The big debate going on in British politics at the moment is about aged care and pensions — and if you wanted proof of just how long Poms are living these days, get yourself down to Lords and join the queue for the pavilion where the average member probably still recalls the last time England beat Australia at cricket’s HQ.

It’s quite a sight: squadrons of ex-wing commander types in their Oxford Bags, blazers and bacon-and-egg ties, wielding copies of the Telegraph sports section and resolving arguments over batting averages with animated use of their walking sticks (you can risk a nasty flesh wound after lunch, if you’re not careful).

I’ll be there with my 87-year-old father, who played a pretty good standard of cricket for something approaching half a century. He’s a bit lame these days but remains one of the keenest-eyed analysts of the game that I know and has that bitter realism that comes with seniority (and long experience).

In 2005, when I, and most other young fogeys in the members’ bar, were “in excelsis” following Harmison’s pre-lunch blooding of Ponting, Langer et al, Dad was more circumspect: “What’ll McGrath do on this wicket?”, he cautioned. Of course, I and my mates took no notice and spent the lunch break looking for Aussie fans to tar and feather in the pubs around Lords.

We soon learned Dad was right. McGrath cleaned up.

Well, he won’t be there and neither will Warney — or his portrait. It always struck me that, in the mind games surrounding the Ashes, it was always conceding a few points to have England’s batsmen walk out to the middle past a portrait of their chief tormentor, larger than life and grinning like a monkey. (Actually the portrait was subsequently altered when it was judged to be a little too larger-than-life in the trousers department, though I gather Shane has never conceded that point.)

It will be good to make the four-yearly pilgrimage to Lords to catch up with some old faces, including my Dad’s mates, who open their first bottle of bubbly shortly before play and drink steadily through to an early lunch and a liquid tea, followed by a nice nap through till stumps.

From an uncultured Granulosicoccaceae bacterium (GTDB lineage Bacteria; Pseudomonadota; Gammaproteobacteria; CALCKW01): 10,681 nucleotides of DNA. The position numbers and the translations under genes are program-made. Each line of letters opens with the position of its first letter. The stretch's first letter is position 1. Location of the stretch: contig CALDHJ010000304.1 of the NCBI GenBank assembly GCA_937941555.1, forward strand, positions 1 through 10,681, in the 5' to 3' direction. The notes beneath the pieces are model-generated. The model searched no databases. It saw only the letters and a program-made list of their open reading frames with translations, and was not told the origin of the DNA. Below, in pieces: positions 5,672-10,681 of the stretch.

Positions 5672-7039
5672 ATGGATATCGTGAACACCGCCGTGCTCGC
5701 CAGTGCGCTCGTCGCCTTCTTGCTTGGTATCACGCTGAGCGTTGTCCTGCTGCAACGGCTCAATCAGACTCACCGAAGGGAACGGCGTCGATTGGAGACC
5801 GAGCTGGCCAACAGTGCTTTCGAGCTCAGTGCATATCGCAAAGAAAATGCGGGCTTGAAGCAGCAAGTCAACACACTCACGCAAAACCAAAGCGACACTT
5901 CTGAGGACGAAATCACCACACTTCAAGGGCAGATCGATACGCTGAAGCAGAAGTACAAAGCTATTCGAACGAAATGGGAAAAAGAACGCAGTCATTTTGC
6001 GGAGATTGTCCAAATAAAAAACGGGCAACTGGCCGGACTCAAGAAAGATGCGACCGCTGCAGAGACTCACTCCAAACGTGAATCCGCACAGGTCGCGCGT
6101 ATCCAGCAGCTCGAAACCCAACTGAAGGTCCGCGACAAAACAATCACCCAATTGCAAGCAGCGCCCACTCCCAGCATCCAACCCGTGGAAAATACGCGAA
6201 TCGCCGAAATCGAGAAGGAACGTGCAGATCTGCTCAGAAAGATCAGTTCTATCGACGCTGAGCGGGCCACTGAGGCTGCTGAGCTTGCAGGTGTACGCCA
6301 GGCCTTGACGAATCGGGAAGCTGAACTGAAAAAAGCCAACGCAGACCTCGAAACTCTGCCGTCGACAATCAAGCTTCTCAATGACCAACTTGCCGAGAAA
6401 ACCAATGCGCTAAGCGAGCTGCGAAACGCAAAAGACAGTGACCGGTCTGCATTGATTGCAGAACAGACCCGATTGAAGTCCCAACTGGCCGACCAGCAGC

Then there’s the orotund chap with the walrus moustache and panama hat who takes up a permanent position on the balcony (look out for him, he’ll be there — and try to imagine him looking anything but ludicrous in any other surroundings).

The talk will, of course, all be of gamesmanship. It looks as if the UK press has succeeded in getting under Ricky Ponting’s skin once again, something they didn’t manage until Trent Bridge last time, which must confer something of an advantage to the home side.

Ponting came out bleating in today’s Telegraph, with an “it’s not fair … I was very disappointed … spirit of the game” piece, when really all the Australian captain need do is let his bat do the talking. In the same supplement, Simon Hughes — a former county trundler now dubbed “the analyst” — levelled the charge that Ponting’s attitude is now poisoning the next generation of young cricketers and putting the game’s future at risk.

It’s all tosh, of course, but anything that causes a furrow or two to the Ponting brow when he should be concentrating on matters at hand can only be a Good Thing if, like me, you’ve been talking up England’s chances for the past 12 months.

All this needle so early on must bode well for a bitterly contested Ashes series. Let’s hope so.

Listen to or download the inaugural Crikey Sports Ashes Podcast, where Leigh Josey and Jarrod Kimber discuss the latest happenings from Lords.